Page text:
genesisone

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scamandrius said:
Several of the parishioners at my church are members of this order.  And there is always a little ceremony to induct them; not that I mind though the ceremony sometimes seems a bit much and is no longer than that for someone who is being tonsured a taper bearer or reader. Most of the people I know who are in the order do so much more for their church than merely write checks.
I'm wishing I hadn't responded earlier this morning, as I've had time to reflect on this since then.

It's not up to me to judge the motives of those who give large amounts of money. And really, is it so bad that they are recognized for that ministry? This past Sunday in the Archdiocese it was "Choir and Chanters Sunday" (I think that's how they worded it). Some of us are recognized for that sort of leadership. Not all can participate that way any more than all can participate by contributing large sums of money. We also recognize Sunday School teachers, etc., so what's the difference? Do chanters chant to receive glory? Maybe some do. God knows.

Romans 12 (NKJV): 3 For I say, through the grace given to me, to everyone who is among you, not to think of himself more highly than he ought to think, but to think soberly, as God has dealt to each one a measure of faith. 4 For as we have many members in one body, but all the members do not have the same function, 5 so we, being many, are one body in Christ, and individually members of one another. 6 Having then gifts differing according to the grace that is given to us, let us use them: if prophecy, let us prophesy in proportion to our faith; 7 or ministry, let us use it in our ministering; he who teaches, in teaching; 8 he who exhorts, in exhortation; he who gives, with liberality; he who leads, with diligence; he who shows mercy, with cheerfulness. (emphasis mine)

On a little bit of a tangent:  A year ago, I was unemployed and I could not contribute to the church as much as I wanted to.  But in order to be considered a member of the parish and to vote in elections, I had to be a pledging member.  I was contacted by my priest asking why I had not pledged anything though he knew well of my situation.  I then told him why it is we consider only those who pledge money to be a member of the parish.  A lot of the people who pledge lots of money are never there for anything or only come sporadically. They don't volunteer but they can contribute $ which is great, but that's it.  I asked him  why my services for the church as a chanter (sometimes the only chanter), bookstore manager, occasional chorister, sexton, etc. by themselves are not sufficient reasons for me to be considered a full member of the parish.  Why is the contribution of my time not as prized as whatever pittance I cannot contribute at this time?  He admitted that I was right; that the time we give, sometimes that is all we can give, is overlooked at the expense of money.  In the end, things worked out but the thing is that as long as our parish constitution says that pledging money makes you a member, we are going to be a parish that measures success and failure by dollar signs.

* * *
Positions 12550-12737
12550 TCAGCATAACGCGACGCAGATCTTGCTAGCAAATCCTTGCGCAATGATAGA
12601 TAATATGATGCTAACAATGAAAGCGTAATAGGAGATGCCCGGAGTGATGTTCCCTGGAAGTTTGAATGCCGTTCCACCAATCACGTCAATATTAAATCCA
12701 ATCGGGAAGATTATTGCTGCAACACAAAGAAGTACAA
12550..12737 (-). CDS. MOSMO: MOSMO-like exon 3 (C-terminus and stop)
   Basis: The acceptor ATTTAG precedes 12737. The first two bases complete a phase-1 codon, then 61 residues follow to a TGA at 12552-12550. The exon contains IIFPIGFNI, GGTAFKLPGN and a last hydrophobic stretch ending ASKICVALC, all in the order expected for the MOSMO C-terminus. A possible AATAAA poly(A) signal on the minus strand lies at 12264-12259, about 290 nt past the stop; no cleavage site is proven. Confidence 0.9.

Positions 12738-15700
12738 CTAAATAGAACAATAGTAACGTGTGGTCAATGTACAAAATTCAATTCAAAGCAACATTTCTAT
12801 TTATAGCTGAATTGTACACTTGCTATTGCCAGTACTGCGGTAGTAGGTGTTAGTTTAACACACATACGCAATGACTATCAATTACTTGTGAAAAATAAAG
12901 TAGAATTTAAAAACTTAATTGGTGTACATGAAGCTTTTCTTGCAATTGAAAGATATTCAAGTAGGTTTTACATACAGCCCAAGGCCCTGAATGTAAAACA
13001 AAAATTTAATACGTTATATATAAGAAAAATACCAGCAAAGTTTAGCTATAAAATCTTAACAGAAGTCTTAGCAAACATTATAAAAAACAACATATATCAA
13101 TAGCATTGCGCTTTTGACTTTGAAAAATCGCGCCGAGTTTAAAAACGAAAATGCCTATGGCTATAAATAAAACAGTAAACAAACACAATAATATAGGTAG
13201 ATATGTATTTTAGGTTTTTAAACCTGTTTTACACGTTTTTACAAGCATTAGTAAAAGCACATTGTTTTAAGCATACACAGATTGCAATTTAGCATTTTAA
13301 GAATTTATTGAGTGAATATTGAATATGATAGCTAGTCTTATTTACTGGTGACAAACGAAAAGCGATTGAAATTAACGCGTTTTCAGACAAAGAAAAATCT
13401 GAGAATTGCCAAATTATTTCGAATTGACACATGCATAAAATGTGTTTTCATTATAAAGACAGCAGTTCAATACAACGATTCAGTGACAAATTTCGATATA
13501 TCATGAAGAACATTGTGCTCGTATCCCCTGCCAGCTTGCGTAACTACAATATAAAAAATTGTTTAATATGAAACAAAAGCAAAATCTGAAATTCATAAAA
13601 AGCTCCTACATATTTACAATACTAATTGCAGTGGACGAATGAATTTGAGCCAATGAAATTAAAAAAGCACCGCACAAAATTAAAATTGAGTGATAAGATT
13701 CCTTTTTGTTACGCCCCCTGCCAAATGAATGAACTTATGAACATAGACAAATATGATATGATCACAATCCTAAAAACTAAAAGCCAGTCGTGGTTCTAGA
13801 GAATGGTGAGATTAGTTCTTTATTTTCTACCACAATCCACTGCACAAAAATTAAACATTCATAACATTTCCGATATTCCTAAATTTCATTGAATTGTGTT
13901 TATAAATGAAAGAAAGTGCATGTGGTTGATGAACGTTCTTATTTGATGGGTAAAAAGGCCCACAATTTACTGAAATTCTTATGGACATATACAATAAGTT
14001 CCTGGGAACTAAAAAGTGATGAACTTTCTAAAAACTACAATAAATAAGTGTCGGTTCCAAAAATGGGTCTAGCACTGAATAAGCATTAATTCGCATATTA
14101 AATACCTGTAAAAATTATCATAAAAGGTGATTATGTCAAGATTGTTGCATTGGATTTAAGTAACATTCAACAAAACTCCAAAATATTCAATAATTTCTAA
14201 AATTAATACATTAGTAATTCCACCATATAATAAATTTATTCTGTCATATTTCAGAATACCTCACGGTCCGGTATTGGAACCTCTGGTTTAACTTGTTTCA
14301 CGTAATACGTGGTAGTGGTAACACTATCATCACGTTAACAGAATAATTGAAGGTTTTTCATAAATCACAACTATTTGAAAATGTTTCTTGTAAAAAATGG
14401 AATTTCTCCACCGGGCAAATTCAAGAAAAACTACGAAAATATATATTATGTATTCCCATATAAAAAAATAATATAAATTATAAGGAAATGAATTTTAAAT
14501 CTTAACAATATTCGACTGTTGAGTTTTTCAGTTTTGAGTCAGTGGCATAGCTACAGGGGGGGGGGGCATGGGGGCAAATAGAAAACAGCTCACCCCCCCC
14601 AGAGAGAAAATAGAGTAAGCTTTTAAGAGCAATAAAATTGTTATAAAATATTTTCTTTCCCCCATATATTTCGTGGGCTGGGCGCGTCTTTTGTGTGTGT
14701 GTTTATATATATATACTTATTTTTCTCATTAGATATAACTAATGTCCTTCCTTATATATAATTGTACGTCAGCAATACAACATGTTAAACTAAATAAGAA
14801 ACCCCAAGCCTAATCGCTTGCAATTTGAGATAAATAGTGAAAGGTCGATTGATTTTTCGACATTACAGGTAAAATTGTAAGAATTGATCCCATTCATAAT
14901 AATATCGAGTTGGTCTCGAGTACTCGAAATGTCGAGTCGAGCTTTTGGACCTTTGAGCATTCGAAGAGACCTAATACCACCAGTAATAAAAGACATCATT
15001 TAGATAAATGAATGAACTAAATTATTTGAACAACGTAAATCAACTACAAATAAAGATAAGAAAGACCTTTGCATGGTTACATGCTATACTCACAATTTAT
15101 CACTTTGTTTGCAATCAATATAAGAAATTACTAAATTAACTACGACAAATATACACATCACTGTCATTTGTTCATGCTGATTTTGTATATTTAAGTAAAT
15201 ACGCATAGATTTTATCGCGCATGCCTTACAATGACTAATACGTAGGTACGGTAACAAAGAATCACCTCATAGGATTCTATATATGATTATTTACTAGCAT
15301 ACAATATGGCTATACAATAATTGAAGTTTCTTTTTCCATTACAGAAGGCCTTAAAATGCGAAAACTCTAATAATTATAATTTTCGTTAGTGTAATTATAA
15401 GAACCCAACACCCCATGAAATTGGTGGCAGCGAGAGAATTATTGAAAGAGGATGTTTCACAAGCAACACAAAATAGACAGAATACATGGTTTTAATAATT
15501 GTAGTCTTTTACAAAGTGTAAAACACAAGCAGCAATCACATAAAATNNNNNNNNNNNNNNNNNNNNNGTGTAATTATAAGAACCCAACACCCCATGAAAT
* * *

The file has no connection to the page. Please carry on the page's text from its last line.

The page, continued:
I understand entirely what you're saying here. At the moment, I worship in a small mission parish. We don't have a formal requirement for who actually belongs. When the time comes to set something in print, I will fight tooth and nail against requiring any monetary amount for membership. Regular attendance and participation should determine who belongs and who doesn't.
 

Second Chance

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I know that this has been done for a long time. I just am not comfortable with individuals giving funds only "in memory of..." or "for the health of..." I believe that this practice represents a certain loss of idealism on the part of the Church and her resignation to the frailties of the human nature. On the continuum of "bad-good-better-best," tithing without public recognition would be "best"; tithing with public recognition would be "better"; some tithing and some of this sort of giving would be "good" or passable; and this sort of thing without tithing would definitely be "bad." Also, if the hierarchy only pays heed to those with deep pockets, they should be guilty of misconduct--even if there may not be a canon against it.